Science Fair Project Encyclopedia
Magnetoencephalography (MEG) is the measurement of the magnetic fields produced by electrical activity in the brain, usually conducted externally, using extremely sensitive devices such as SQUIDs. Because the magnetic signals emitted by the brain are on the order of a few femtotesla (1 fT = 10 - 15T), shielding from external magnetic signals, including the Earth's magnetic field, is necessary. An appropriate magnetically shielded room can be constructed from Mu-metal, which is effective at reducing high-frequency noise, while noise cancellation algorithms reduce low-frequency common mode signals. Modern whole-head systems have roughly 300 channels, and have a noise floor of around 5 to 7 fT above 1 Hz. The overall magnetic field of the brain is typically around 100 to 1000 fT, while signals from individual neurons are much weaker, generally well below the noise floor. The signals themselves derive from ionic currents flowing passively in the dendrites of neurons.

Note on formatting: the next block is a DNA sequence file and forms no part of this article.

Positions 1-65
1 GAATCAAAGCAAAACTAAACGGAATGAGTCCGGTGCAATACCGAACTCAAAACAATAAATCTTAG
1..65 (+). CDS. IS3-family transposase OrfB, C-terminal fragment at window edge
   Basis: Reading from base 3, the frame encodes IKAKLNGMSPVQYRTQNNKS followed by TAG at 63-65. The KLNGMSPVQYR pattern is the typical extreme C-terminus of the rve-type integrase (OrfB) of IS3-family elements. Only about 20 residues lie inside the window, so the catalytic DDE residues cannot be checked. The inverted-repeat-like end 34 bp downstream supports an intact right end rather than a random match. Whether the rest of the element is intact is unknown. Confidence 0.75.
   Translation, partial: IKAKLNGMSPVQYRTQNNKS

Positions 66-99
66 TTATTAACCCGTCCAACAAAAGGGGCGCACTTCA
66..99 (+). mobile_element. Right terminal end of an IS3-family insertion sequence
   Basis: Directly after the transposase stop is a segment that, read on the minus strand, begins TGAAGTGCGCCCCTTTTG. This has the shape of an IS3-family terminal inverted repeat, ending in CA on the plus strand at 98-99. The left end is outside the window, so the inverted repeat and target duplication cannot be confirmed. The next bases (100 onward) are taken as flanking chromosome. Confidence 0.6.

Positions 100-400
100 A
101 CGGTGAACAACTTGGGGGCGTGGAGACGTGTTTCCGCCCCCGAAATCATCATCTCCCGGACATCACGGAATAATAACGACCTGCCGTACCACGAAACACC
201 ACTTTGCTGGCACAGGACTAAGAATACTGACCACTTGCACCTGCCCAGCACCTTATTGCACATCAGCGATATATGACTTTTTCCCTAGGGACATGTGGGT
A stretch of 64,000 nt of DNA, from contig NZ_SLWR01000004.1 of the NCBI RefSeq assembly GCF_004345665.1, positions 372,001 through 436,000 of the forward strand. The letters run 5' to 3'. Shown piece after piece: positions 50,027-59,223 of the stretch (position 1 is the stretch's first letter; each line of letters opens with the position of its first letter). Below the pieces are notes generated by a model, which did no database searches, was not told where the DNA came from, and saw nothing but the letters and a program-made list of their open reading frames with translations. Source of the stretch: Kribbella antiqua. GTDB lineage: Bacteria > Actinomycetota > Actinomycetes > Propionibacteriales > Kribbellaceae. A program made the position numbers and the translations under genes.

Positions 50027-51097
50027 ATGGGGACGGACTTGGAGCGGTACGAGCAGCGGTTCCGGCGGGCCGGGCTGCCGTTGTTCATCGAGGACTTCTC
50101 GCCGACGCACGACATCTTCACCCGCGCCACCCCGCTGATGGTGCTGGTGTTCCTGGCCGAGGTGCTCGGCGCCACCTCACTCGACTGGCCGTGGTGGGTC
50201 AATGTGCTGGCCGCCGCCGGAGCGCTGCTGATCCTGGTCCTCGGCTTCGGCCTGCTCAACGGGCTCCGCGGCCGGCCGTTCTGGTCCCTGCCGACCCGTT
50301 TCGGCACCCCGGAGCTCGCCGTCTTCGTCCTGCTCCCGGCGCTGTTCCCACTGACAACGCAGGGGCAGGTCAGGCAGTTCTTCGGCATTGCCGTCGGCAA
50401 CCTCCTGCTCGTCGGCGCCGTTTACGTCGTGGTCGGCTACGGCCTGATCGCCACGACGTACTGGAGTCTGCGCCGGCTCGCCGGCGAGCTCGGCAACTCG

MEG is a relatively new technique that promises good spatial resolution and extremely high temporal resolution , thus complementing other brain activity measurement techniques such as Electroencephalography (EEG), Positron emission tomography (PET), and functional Magnetic Resonance Imaging (fMRI). The primary technical difficulty with MEG is that the problem of inferring charge motions in the brain from magnetic measurements outside the head (the "inverse problem") is ill posed, and is itself the subject of intensive research. The clinical uses of MEG are in detecting and localizing epileptiform spiking activity in patients with epilepsy, and in localizing eloquent cortex for surgical planning in patients with brain tumors.
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